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Were they religious rituals?  These lynching and torture of blacks in the Jim Crow South

The cliché is that Americans have a short memory, but since Saturday, a number of us have been arguing over medieval religious wars and whether they have any lessons for today’s violence in the Middle East.

Jamelle BouieJAMELLE BOUIE

Jamelle Bouie is a Slate staff writer covering politics, policy, and race.

The lynching and torture of blacks in the Jim Crow South weren’t just acts of racism.

They were religious rituals.

A Ku Klux Klan rally in Frederick, Maryland, 1980.
A Ku Klux Klan rally in Frederick, Maryland, in 1980.

For those still unaware, this debate comes after President Obama’s comments at the annual National Prayer Breakfast, where—after condemning Islamic radical group ISIS as a “death cult”—he offered a moderating thought.

“Lest we get on our high horse and think this is unique to some other place, remember that during the Crusades and the Inquisition, people committed terrible deeds in the name of Christ. In our home country, slavery and Jim Crow all too often was justified in the name of Christ … So this is not unique to one group or one religion. There is a tendency in us, a sinful tendency that can pervert and distort our faith.”

It’s a straightforward point—“no faith has a particular monopoly on religious arrogance”—that’s become a partisan flashpoint, as conservatives harangue the president for “equating” crusading Christians to Islamic radicals, accuse him of anti-Christian beliefs, and wonder why he would mention a centuries-old conflict, even if it has some analogies to the present day.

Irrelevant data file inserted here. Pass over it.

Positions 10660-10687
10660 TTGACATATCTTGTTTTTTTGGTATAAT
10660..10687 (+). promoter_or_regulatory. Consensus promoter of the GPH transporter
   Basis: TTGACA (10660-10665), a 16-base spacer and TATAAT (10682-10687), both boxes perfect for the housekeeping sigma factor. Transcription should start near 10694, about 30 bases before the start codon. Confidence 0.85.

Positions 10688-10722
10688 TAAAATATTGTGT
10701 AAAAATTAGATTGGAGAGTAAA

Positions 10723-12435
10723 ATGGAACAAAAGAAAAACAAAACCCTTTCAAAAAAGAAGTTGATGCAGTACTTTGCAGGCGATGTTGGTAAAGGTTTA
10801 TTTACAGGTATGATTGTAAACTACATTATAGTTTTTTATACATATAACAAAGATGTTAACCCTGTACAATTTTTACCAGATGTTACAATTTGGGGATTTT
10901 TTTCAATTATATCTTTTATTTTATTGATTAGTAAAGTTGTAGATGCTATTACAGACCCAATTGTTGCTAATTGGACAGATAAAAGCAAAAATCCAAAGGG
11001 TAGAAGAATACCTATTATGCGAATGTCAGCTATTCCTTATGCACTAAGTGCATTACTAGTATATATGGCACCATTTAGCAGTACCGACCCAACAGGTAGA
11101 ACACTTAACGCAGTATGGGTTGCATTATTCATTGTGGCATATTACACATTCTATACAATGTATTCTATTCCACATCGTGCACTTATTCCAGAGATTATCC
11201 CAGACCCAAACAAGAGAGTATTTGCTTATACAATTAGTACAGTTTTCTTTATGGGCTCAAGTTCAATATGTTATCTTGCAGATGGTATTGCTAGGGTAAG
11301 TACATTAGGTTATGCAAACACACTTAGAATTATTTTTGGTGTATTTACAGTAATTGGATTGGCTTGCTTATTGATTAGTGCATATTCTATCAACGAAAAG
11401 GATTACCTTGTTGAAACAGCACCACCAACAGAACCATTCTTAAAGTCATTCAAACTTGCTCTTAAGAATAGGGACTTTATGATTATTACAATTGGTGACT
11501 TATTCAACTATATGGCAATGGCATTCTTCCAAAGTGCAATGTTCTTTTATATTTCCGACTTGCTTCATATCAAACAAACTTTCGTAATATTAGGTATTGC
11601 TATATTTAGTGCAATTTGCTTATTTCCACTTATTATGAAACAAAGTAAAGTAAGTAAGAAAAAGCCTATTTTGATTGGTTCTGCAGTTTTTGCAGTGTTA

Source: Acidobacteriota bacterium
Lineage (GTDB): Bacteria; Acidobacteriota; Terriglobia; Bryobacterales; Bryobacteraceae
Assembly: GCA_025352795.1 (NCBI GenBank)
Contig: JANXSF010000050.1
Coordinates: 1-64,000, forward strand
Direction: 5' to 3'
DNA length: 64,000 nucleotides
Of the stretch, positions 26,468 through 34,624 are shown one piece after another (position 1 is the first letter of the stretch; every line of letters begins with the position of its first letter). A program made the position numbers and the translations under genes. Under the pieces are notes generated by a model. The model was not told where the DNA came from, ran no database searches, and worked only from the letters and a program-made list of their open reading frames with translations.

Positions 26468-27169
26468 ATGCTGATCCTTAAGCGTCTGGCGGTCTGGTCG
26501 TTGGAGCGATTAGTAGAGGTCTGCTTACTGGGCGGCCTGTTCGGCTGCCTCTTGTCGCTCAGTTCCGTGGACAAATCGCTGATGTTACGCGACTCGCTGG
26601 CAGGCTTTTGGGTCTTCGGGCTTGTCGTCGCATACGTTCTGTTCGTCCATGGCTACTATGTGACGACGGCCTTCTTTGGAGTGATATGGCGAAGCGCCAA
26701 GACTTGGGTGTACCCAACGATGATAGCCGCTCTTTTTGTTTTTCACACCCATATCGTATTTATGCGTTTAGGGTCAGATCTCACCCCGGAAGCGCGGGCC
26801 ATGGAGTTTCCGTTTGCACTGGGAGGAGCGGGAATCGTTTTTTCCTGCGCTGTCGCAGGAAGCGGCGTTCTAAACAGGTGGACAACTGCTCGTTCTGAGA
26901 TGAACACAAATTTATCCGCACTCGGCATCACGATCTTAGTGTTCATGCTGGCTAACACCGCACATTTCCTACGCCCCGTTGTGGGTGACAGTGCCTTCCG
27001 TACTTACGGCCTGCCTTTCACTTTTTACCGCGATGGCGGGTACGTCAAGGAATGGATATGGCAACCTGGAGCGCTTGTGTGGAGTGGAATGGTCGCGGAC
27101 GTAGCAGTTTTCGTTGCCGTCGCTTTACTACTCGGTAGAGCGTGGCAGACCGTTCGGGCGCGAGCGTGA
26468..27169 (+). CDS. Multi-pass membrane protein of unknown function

What we have missed in the argument over the Crusades, however, is Obama’s mention of slavery and Jim Crow.

At the Atlantic, Ta-Nehisi Coates puts his focus on religious justifications for American bondage, and it’s worth doing the same for its post-bellum successor. And since we’re thinking in terms of religious violence, our eyes should turn toward the most brutal spectacle of Jim Crow’s reign, the lynching.

For most of the century between the two Reconstructions, the bulk of the white South condoned and sanctioned terrorist violence against black Americans.

In a new report, the Alabama-based Equal Justice Initiative documents nearly 4,000 lynching of black people in 12 Southern states—Alabama, Arkansas, Florida, Georgia, Kentucky, Louisiana, Mississippi, North Carolina, South Carolina, Tennessee, Texas, and Virginia—between 1877 and 1950, which the group notes is “at least 700 more lynching in these states than previously reported.”